This avalanche advisory is provided through a partnership between the Tahoe National Forest and the Sierra Avalanche Center. This advisory covers the Central Sierra Nevada Mountains between Yuba Pass on the north and Ebbetts Pass on the south. Click here for a map of the forecast area. This advisory applies only to backcountry areas outside established ski area boundaries. This advisory describes general avalanche conditions and local variations always occur. This advisory expires 24 hours after the posted time unless otherwise noted. The information in this advisory is provided by the USDA Forest Service who is solely responsible for its content.


This Avalanche Advisory was published on March 23, 2010:


March 23, 2010 at 6:58 am

Early this morning, avalanche danger is LOW for all elevations and aspects. Some pockets of MODERATE avalanche danger will develop today on sun-exposed  E-SE-S-SW-W aspects 37 degrees and steeper in response to daytime warming.


Forecast Discussion:


High pressure continues to build over the forecast area in the wake of the weak weather system that exited that region yesterday morning. Sunny skies, above freezing air temperatures and moderate speed ridgetop winds are expected for today. Winds shifted from southwest to east yesterday evening and will continue through today. Remote sensors above 8,000' are reporting air temperatures in the upper teens and low 20s this morning.

Observations:

Observations made yesterday on Mt. Judah (Donner Summit area) revealed that well developed melt freeze conditions existed on all aspects up to the summit at 8,300'. By 10:30am, the snow surface on S aspects below 7,600' was starting to become unsupportable. Snowpit data collected at 7,500' on a SE aspect 37 degree slope indicated that free water was present in the top two thirds of the seven foot deep snowpack. At the time of observations, melt water was percolating the top 14 inches of the snowpack with the leading edge of free water acting as a weak layer in layer bonding tests. Evidence of past free water from the mid February melt freeze cycle was evident in the lower third of the snowpack (pit profile). Full drainage of the snowpack was noted in nearby shallower areas where the overall snowpack was less than three feet deep.

Avalanche concerns:

Avalanche concerns for today continue to focus on warming instability. A solid overnight refreeze occurred last night creating widespread frozen snow surface conditions early this morning. As the day progresses, pockets of wet snow instability will form in sun exposed areas on E-SE-S-SW-W aspects. Once the top few inches of frozen snow surface melts, several feet of wet snow will exist in the upper portion of the snowpack in most sun exposed areas. Recent observations indicate that wet loose avalanche activity is the most likely form of instability today, however, a very isolated wet slab avalanche is not impossible.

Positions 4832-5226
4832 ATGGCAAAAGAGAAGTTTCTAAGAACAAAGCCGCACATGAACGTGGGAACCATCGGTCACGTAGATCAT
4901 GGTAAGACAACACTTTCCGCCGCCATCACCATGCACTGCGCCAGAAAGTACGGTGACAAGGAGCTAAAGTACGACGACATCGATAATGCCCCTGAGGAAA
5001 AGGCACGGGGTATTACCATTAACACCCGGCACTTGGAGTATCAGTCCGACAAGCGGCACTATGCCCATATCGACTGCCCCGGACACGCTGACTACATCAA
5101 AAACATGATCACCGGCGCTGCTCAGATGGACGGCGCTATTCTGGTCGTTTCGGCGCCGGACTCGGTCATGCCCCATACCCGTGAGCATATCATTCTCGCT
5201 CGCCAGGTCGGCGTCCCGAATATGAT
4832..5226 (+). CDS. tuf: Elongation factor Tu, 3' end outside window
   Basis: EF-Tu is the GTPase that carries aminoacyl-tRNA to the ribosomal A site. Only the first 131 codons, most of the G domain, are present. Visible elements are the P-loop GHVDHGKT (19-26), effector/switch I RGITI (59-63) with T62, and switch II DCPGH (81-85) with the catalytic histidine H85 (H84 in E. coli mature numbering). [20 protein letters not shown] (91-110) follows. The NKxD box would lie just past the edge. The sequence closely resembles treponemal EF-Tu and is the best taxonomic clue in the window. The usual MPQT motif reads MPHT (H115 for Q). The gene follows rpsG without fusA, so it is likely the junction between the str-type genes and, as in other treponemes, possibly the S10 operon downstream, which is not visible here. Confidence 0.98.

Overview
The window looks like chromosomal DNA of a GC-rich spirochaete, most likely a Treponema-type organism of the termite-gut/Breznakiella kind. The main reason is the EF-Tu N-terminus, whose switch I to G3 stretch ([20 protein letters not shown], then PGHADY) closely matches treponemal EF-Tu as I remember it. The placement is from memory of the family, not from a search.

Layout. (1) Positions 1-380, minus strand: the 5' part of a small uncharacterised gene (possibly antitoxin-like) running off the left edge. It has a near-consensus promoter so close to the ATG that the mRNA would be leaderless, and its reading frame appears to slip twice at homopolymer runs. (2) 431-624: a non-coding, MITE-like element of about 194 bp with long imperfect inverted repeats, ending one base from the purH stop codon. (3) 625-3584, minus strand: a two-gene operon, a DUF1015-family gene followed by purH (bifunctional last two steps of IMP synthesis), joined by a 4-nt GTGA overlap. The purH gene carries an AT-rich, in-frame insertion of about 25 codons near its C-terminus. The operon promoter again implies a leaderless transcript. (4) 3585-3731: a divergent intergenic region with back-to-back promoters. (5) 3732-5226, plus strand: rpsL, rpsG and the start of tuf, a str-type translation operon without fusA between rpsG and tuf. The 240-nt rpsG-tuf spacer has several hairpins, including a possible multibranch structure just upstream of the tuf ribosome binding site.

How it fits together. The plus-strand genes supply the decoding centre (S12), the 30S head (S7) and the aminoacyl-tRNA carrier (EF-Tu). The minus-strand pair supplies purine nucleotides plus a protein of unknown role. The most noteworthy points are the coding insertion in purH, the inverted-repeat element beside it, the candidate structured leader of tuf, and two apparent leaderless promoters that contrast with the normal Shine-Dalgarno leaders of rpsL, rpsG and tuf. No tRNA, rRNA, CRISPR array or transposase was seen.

The bottom line:

Early this morning, avalanche danger is LOW for all elevations and aspects. Some pockets of MODERATE avalanche danger will develop today on sun-exposed  E-SE-S-SW-W aspects 37 degrees and steeper in response to daytime warming.


Brandon Schwartz - Avalanche Forecaster, Tahoe National Forest


Weather Observations from along the Sierra Crest between 8200 ft and 8800 ft:

0600 temperature: 18 to 22 deg. F.
Max. temperature in the last 24 hours: 44 to 47 deg. F.
Average wind direction during the last 24 hours: southwest to east
Average wind speed during the last 24 hours: 35 mph
Maximum wind gust in the last 24 hours: 62 mph
New snowfall in the last 24 hours: O inches
Total snow depth: 79 to 119 inches

Two-Day Mountain Weather Forecast - Produced in partnership with the Reno NWS

For 7000-8000 ft:

  Tuesday: Tuesday Night: Wednesday:
Weather: Sunny skies. Clear skies. Sunny skies in the morning, becoming partly cloudy.
Temperatures: 43 to 50 deg. F. 19 to 26 deg. F. 41 to 48 deg. F.
Wind direction: E E shifting to S SW
Wind speed: 10 to 20 mph with gusts to 30 mph. Winds decreasing to 5 to 15 mph. Around 10 mph. Around 10 mph in the morning increasing to 10 to 20 mph with gusts to 35 mph in the afternoon.
Expected snowfall: O in. O in. O in.

For 8000-9000 ft:

  Tuesday: Tuesday Night: Wednesday:
Weather: Sunny skies. Clear skies. Sunny skies in the morning, becoming partly cloudy.
Temperatures: 38 to 45 deg. F. 19 to 26 deg. F. 36 to 43 deg. F.
Wind direction: E E shifting to S SW
Wind speed: 35 to 45 with gusts to 60 mph. WInds decreasing to 10 to 20 mph with gusts to 30 mph in the afternoon. Around 10 mph. Around 10 mph in the morning increasing to 15 to 25 mph with gusts to 45 mph in the afternoon.
Expected snowfall: O in. O in. O in.

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